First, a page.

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This application claims benefit under 35 U.S.C. 119(a) of German patent application DE 102008043185.0, filed on Oct. 27, 2008.
Any foregoing applications including German patent application DE 10 2008 043 185.2, and all documents cited therein or during their prosecution (“application cited documents”) and all documents cited or referenced in the application cited documents, and all documents cited or referenced herein (“herein cited documents”), and all documents cited or referenced in herein cited documents, together with any manufacturer's instructions, descriptions, product specifications, and product sheets for any products mentioned herein or in any document incorporated by reference herein, are hereby incorporated herein by reference, and may be employed in the practice of the invention.
The invention relates to the use of additives in preparations of crop protection composition spray mixtures, in particular as additives for tank mixtures to pesticides, pesticide mixtures or crop protection compositions in general. In crop protection, additives, also called adjuvants or auxiliaries below, are usually used to improve the efficiency and the effectiveness of crop protection composition active ingredients. These are either added to the aqueous spray mixture shortly before spraying separately from the crop protection composition (as tank mixture additive) or incorporated directly into the crop protection composition concentrate together with other auxiliaries (formulation). Chemical or biological crop protection compositions (also called pesticides below) or pesticide mixtures are used. These may be, for example, herbicides, fungicides, insecticides, growth regulators, molluscicides, bactericides, viricidal micronutrients and also biological crop protection compositions based on natural substances or living or manufactured or cultivated microorganisms. Pesticidal active ingredients are listed in connection with their fields of use e.g. in “The Pesticide Manual”, 14th edition, 2006, The British Crop Protection Council; biological active ingredients are given, for example, in “The Manual of Biocontrol Agents”, 2001, The British Crop Protection Council.
The tank mixture additives used are often alkoxylated trisiloxane surfactants which reduce the static surface tension of spray mixtures or water to a significantly greater extent than organic surfactants. These trisiloxane surfactants have the structure Me3O—SiMeR—OSiMe3, where the radical R is a polyether radical. The use of these super-spreading trisiloxane surfactants, such as, for example, BREAK-THRU® S-240, Evonik Goldschmidt GmbH, in combination with a pesticide leads to an improvement in the pesticide uptake by the plant and generally to an increase in its effectiveness or its efficiency. U.S. Pat. No. 6,734,141 describes that especially a low surface tension and not necessarily the spreading is responsible for this increase in efficiency. In most patents, the term surface tension is always understood as meaning the static surface tension. For increased retention of the active ingredient on the leaf, however, the dynamic surface tension, which is measured at a bubble residence time of ca. 30 ms, is decisive. The static surface tension, by contrast, is measured at ca. 5000 ms. The surface tension of the spray mixtures is based here on the measurement by means of a bubble pressure tensiometer (Sita online t 60). For trisiloxanes, the dynamic surface tension is about 60 mN/m, whereas the static surface tension is ca. 21 mN/m.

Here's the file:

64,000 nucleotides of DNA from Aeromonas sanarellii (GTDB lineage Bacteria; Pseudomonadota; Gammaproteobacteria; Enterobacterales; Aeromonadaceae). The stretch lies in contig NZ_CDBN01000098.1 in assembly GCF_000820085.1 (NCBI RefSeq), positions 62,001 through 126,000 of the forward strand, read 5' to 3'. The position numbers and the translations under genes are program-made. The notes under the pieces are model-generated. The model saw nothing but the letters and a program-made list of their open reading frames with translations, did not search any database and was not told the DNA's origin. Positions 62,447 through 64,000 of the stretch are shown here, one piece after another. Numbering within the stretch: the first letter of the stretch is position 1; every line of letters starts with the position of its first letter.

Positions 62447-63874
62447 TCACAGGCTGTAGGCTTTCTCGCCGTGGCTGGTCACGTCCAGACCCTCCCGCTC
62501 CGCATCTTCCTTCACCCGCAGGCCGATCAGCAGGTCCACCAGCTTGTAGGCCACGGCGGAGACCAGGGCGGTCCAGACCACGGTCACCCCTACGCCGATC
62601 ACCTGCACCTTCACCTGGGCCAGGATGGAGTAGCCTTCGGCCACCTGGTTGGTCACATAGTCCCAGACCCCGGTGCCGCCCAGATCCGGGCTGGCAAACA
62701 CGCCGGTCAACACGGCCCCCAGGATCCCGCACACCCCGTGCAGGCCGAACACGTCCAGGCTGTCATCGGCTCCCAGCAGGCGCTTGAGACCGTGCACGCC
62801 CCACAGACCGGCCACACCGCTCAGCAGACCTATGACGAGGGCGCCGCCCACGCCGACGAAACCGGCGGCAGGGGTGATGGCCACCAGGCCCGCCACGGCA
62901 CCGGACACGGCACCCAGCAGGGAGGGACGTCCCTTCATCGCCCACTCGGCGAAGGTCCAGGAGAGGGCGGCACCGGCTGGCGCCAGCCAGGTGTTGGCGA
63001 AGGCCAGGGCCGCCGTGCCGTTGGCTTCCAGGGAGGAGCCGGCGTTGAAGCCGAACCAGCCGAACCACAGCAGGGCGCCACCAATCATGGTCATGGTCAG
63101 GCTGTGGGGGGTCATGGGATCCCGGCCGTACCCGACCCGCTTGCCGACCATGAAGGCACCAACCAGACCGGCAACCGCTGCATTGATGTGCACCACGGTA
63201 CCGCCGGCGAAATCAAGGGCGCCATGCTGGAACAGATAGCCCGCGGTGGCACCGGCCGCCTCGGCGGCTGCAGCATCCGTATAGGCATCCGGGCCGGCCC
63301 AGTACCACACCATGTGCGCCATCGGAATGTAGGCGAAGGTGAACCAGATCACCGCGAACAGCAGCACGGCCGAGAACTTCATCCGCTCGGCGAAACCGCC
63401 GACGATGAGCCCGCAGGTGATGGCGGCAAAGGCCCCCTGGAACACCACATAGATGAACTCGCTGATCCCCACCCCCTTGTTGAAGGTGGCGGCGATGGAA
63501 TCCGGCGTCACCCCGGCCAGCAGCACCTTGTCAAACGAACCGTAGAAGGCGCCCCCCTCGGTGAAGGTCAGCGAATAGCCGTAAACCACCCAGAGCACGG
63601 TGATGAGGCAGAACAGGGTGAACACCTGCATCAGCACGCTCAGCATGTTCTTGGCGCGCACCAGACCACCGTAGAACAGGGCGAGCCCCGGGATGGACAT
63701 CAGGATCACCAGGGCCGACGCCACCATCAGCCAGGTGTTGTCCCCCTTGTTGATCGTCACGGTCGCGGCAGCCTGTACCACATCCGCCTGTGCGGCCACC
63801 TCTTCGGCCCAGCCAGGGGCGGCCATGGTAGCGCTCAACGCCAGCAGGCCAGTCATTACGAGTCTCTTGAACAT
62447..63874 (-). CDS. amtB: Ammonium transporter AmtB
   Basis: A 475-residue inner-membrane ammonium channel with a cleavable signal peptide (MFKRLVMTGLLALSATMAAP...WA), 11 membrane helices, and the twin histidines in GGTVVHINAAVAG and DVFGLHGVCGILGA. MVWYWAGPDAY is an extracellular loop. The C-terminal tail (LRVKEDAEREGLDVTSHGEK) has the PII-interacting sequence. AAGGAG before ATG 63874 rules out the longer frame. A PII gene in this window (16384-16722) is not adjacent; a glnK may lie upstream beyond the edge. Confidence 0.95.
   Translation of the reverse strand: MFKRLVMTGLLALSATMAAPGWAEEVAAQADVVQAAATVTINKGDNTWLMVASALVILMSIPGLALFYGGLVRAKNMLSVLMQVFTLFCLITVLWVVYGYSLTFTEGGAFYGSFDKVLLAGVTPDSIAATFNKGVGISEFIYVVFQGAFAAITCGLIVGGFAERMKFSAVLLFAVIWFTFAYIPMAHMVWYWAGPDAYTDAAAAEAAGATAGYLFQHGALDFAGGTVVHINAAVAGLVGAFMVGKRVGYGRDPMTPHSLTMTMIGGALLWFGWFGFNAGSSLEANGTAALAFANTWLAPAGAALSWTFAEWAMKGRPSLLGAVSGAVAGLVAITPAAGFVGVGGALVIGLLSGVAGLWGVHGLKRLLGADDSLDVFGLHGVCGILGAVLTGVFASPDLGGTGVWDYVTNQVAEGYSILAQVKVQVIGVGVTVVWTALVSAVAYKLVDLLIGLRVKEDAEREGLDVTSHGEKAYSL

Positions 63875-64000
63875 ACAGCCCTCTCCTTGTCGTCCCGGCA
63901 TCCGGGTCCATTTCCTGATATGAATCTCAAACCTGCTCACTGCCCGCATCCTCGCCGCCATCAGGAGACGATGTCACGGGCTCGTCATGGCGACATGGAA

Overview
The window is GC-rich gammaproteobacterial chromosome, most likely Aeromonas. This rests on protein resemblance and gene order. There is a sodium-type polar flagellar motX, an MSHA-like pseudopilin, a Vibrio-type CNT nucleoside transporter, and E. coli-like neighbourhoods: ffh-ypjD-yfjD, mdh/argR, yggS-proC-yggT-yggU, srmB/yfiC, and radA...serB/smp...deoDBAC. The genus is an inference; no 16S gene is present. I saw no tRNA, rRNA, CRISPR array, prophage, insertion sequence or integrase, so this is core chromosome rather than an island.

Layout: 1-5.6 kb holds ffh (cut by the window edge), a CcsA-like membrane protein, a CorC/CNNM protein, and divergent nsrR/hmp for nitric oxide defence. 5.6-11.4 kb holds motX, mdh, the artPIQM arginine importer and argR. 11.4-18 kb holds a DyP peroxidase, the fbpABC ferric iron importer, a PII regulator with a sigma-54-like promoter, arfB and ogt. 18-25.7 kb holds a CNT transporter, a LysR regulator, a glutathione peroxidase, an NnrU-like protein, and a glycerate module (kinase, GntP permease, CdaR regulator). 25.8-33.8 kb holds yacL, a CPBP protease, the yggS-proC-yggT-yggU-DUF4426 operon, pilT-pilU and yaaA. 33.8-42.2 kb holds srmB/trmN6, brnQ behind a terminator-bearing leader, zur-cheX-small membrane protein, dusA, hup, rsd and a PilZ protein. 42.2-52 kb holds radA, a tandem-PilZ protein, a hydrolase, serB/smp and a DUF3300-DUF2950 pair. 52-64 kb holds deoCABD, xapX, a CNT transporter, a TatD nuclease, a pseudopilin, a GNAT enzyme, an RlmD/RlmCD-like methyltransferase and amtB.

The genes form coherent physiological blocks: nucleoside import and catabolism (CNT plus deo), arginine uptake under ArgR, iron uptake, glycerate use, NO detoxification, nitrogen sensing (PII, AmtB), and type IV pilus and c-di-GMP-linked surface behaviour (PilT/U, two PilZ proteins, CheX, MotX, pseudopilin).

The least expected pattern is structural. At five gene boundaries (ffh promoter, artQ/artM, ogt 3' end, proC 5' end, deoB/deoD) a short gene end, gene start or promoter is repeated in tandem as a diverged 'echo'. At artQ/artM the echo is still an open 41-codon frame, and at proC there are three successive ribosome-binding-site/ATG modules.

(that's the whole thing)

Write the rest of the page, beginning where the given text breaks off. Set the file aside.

In view of an increase in environmental awareness, some synthetic (e.g. TAEs, NPEs) surfactants have increasingly become the subject of criticism in recent years on account of their low biodegradability. This is specifically valid for surfactants which are classified as harmful to health. A further disadvantage of many tank mixture additives, specifically of alkoxylated products is that they cause spray mixtures to foam greatly as they are stirred in.
The specialist literature discloses organic surfactants which do not lead to the disadvantages mentioned above. In most cases, however, these are used as additives for active ingredient concentrates and concentrated compositions and specifically as dispersants. Thus, EP 1 313 792 (U.S. Pat. No. 6,884,286) indicates compounds with at least 3 ethylene oxide units and 4 propylene oxide units whose static surface tension is greater than 30 mN/m. EP 0 959 681 (U.S. Pat. No. 6,413,908) describes aqueous agrochemical compositions with alkoxylated primary and secondary alcohols which have static surface tensions of more than 30 mN/m.
JP 2002-128603 describes exclusively ethoxylated spreaders with a static surface tension of 30-45 mN/m, which have a strong tendency towards foaming.
Further wetting agents which are widespread in the agricultural sector, such as, for example, nonylphenol ethoxylates (NPE) or tallow amine ethoxylates (TAE), have for a long time been the subject of discussion on account of their poor toxicity and have already been banned as pesticide additive in numerous countries. NPEs are used primarily as surfactants and emulsifiers. Biodegradation forms nonylphenols (NP), which can only be degraded with difficulty. They pass via industrial and communal effluent into waters. On account of their characterization of causing irreversible eye damage, TAEs are the subject of discussion. They likewise lead to skin irritations and the fish and algae toxicities have values of less than 1. The acute oral toxicity in rats is below the value of 4000 mg/kg, which is respected for green labels, namely only 200-2000 mg/kg.